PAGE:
COAL IN BERLIN POWER PLANT TO BE PHASED OUT

Germany Vattenfall is investing approximately SEK 1 billion to upgrade the Klingenberg power plant in Berlin. The use of lignite at the site will thereby end three years ahead of plan, reducing CO2 emissions by 600.000 tons annually.

Phasing out the use of coal is a cornerstone of Vattenfall’s climate partnership with the city of Berlin. Berlin aims to reduce CO2-emissions by 85 percent and become climate neutral by 2050.

The decommissioning of the lignite unit was originally planned for 2020, but the refurbishments have progressed faster than anticipated enabling the  coal phase-out already in May 2017.

The plant will then fully operate on natural gas.

The investment in upgrading the plant amounts to roughly SEK 1 billion (100 MEUR)  and results in CO2-emission being reduced by approximately 0,6 million tons annually, or approximately 1,8 million tons in total for the three year period.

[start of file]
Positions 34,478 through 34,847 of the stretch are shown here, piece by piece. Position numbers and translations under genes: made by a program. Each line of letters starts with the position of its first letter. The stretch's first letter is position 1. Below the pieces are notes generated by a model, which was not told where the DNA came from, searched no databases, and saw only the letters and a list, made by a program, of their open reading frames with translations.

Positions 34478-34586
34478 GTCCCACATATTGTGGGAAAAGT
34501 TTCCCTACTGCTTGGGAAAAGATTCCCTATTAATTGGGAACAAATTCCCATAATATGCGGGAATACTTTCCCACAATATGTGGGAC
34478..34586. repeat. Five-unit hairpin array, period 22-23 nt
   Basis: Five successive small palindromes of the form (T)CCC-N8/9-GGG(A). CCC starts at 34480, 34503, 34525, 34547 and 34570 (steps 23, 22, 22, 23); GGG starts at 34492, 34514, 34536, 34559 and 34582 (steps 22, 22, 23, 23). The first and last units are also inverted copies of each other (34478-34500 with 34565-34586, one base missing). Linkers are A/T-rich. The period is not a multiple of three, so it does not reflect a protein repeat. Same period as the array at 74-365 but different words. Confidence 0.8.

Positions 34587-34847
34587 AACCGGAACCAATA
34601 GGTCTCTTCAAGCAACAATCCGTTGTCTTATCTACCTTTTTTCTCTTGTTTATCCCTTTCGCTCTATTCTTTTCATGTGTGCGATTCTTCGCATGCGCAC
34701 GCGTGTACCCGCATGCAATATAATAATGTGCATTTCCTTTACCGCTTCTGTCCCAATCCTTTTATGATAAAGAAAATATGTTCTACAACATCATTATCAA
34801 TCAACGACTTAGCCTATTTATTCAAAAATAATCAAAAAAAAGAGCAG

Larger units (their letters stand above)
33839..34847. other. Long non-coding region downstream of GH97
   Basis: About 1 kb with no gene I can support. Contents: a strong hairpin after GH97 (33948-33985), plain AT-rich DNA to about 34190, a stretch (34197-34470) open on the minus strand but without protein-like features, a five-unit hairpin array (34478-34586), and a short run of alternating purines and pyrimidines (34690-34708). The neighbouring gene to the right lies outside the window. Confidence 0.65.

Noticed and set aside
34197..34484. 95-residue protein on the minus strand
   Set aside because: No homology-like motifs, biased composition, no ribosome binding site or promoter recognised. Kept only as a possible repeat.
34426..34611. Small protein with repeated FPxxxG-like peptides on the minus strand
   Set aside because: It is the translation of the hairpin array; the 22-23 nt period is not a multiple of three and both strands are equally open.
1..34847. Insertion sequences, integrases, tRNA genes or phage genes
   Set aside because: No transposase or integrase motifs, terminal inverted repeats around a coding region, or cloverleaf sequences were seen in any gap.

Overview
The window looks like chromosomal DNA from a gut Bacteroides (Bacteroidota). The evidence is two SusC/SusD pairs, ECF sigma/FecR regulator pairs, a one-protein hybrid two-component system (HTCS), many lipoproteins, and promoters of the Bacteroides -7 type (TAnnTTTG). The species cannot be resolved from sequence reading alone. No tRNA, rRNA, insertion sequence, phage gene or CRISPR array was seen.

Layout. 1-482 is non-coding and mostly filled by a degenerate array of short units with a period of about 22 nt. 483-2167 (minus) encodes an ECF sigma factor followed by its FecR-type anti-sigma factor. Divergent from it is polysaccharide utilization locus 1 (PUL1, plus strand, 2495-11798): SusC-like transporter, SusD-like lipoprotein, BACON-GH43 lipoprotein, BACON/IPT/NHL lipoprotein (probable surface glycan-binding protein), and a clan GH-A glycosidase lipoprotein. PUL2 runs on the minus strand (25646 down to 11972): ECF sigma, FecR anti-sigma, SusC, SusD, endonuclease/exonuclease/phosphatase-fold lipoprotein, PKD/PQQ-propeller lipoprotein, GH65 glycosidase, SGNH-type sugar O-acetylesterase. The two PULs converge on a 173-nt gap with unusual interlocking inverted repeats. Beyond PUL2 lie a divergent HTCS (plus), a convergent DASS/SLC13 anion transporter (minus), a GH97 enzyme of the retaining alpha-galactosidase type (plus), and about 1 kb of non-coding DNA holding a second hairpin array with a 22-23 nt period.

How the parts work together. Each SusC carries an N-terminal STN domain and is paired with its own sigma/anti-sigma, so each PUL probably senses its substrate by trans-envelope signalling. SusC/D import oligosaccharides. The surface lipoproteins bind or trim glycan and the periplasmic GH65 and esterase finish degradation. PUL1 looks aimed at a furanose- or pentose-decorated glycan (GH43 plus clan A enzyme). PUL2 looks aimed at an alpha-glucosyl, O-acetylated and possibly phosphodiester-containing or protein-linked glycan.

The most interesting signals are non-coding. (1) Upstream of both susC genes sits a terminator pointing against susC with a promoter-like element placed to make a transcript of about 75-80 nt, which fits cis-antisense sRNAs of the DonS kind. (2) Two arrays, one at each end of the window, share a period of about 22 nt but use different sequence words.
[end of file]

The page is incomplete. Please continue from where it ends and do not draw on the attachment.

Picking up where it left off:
In line with the Berlin climate agreement Vattenfall will also phase out the coal fired “C" unit of the Reuter heat and electricity power plant in Spandau by 2020.

The Klingenberg combined heat and power plant (CHP) is located in the eastern part of Berlin supplying  more than 300.000 households with heat. The current capacity of the plant is 188 MW electricity and 590 MW heat.

The capacity will remain the same after the plant is fully converted to natural gas.

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